Data Value Chain: Analysis-Enable Data Products

In 2021, there were many new use cases that came to life and became viable “data products” due to focus on data as a commodity. The advent of data democratization and formal enterprise data management maturity driven KPI’s within the companies have resulted in a seat at the board level for chief data officers.

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The fact that companies are becoming data driven is evident with recent data driven products from many companies. Taco Bell recently started a data enabled product for monthly taco subscriptions and Walmart uses big data analytics to improve a customer emotional intelligence quotient. Strategic data leaders are using the opportunity provided by innovations in data eco-systems to use historically siloed data and create new data products by building trust and delivering on transparency promise.

Data driven culture allows for building trust and provided transparency across all decisions. Insights based decisions are becoming a fabric as part of overall culture for many companies and is driven by data health. In this article, we will review the concept of data & information value chains and how this foundational concept allows for faster development of data products.

In Business Management, Value Chains have been used as a decision support tool to model the chain of activities that an organization performs in order to deliver a valuable product or service to the market -Porter 1985. The value chain categorizes the generic value-adding activities of an organization allowing them to be understood and optimized. A value chain is made up of a series of subsystems each with inputs, transformation processes, and outputs.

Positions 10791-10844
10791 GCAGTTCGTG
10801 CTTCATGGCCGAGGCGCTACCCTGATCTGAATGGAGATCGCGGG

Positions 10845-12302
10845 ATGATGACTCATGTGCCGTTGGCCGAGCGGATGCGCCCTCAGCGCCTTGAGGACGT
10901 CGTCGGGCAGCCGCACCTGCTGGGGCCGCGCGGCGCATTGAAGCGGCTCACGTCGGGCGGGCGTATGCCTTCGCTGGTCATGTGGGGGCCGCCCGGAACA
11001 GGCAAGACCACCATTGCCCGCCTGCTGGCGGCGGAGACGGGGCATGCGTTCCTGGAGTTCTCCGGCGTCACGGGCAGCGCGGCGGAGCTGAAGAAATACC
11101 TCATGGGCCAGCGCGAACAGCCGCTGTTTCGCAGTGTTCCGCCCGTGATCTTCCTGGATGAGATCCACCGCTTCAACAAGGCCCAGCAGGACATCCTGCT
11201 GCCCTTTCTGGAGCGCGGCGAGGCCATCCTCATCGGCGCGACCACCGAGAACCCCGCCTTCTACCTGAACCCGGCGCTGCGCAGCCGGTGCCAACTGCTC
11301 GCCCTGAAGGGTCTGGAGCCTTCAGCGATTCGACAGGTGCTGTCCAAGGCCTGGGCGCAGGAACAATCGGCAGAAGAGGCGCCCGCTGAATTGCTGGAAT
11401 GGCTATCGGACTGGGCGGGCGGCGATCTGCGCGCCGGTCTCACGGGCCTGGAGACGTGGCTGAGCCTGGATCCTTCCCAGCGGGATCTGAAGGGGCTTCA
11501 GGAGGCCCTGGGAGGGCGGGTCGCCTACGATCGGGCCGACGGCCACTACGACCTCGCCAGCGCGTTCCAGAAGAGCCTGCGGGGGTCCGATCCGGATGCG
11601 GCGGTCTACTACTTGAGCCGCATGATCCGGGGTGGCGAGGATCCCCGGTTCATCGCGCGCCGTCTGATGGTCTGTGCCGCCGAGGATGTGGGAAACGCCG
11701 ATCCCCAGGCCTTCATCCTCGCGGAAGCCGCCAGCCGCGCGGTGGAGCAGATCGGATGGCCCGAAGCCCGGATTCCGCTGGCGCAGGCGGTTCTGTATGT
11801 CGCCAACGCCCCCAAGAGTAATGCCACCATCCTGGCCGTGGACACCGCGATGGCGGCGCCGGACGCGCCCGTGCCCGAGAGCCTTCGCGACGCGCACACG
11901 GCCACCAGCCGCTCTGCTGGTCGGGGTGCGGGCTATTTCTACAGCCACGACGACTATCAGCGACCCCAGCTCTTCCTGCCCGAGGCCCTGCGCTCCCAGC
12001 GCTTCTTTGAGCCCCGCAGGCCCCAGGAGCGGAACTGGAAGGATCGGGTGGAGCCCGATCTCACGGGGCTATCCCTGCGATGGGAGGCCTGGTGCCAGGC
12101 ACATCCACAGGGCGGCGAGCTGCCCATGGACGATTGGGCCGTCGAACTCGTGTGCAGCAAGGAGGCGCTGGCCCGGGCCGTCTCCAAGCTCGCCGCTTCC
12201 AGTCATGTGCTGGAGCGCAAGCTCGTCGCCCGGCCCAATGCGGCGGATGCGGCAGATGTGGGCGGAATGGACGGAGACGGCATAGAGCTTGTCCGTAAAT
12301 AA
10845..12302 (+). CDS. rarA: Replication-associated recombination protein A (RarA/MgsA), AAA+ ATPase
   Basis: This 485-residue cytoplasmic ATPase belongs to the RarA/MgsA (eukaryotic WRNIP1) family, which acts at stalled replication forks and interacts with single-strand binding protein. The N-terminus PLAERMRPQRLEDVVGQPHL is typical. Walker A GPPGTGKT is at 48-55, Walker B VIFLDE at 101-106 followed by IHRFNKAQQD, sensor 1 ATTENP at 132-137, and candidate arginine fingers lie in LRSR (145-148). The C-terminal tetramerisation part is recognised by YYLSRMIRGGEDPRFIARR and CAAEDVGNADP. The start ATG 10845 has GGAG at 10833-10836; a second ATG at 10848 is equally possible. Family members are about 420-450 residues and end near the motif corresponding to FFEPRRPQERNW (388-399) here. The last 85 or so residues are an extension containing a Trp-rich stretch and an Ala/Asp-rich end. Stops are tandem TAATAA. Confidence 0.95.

In words of Rado Kotorov, CEO at Trendalyze, “Taking the leap from data collection and analysis to using data to make a real difference to the business’s bottom line is a challenge for many organizations.” The key is having a ‘Data Value Chain’, which can let companies tap into data as a new revenue stream or to reduce costs. In Specific “Big Data”, Value Chain was defined in 2014 by Edward Curry to model the high-level activities that comprise an information system.

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McKinsey further takes this concept and provides example use cases for top line growth or operational excellence for bottom line with a formula for value captured.

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Data / Information value chains can be defined in 5 key steps towards value generation: data capture, data refinement, data enrichment, analytics and data monetization also called the “Land of Opportunities”. Data value chain is NOT complete until the data insights have not been used towards monetization either for new data products or risk/cost reduction or operational excellence.

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Data subject matter experts, product managers and business strategy leaders to brainstorm and create new go-to market data products and need to spend most of the time in the “Land of Opportunities” data value chain step.

Information and business technology teams tend to spend more time in data raw collection, data integration, data quality fixes and in creation of complex data models for analytics applications and sometime lose sight that value of data is perishable. Big data presents actionable opportunities at the time data is collected and hence needs agile approach towards data strategy enabled data products.

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Data Value Chain example here provides some use cases on data monetization with a data value chain reference from Data2x organization.